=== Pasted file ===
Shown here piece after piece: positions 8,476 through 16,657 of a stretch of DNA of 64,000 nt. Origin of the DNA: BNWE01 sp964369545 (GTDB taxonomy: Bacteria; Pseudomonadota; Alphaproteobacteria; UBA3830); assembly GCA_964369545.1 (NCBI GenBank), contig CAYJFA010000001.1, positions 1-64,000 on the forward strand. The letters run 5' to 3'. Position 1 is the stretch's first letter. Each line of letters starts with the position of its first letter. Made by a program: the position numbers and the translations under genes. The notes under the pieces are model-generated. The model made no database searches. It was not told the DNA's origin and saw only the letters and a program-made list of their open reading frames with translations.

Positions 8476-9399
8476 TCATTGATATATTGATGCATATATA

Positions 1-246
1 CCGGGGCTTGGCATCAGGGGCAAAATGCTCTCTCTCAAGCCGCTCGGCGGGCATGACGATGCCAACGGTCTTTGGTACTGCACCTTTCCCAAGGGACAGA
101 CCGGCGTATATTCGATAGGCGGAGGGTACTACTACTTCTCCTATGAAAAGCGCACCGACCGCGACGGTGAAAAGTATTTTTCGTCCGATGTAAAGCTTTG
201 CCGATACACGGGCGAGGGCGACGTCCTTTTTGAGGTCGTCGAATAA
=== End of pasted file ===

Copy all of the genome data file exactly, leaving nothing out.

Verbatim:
Shown here piece after piece: positions 8,476 through 16,657 of a stretch of DNA of 64,000 nt. Origin of the DNA: BNWE01 sp964369545 (GTDB taxonomy: Bacteria; Pseudomonadota; Alphaproteobacteria; UBA3830); assembly GCA_964369545.1 (NCBI GenBank), contig CAYJFA010000001.1, positions 1-64,000 on the forward strand. The letters run 5' to 3'. Position 1 is the stretch's first letter. Each line of letters starts with the position of its first letter. Made by a program: the position numbers and the translations under genes. The notes under the pieces are model-generated. The model made no database searches. It was not told the DNA's origin and saw only the letters and a program-made list of their open reading frames with translations.

Positions 8476-9399
8476 TCATTGATATATTGATGCATATATA

Positions 1-246
1 CCGGGGCTTGGCATCAGGGGCAAAATGCTCTCTCTCAAGCCGCTCGGCGGGCATGACGATGCCAACGGTCTTTGGTACTGCACCTTTCCCAAGGGACAGA
101 CCGGCGTATATTCGATAGGCGGAGGGTACTACTACTTCTCCTATGAAAAGCGCACCGACCGCGACGGTGAAAAGTATTTTTCGTCCGATGTAAAGCTTTG
201 CCGATACACGGGCGAGGGCGACGTCCTTTTTGAGGTCGTCGAATAA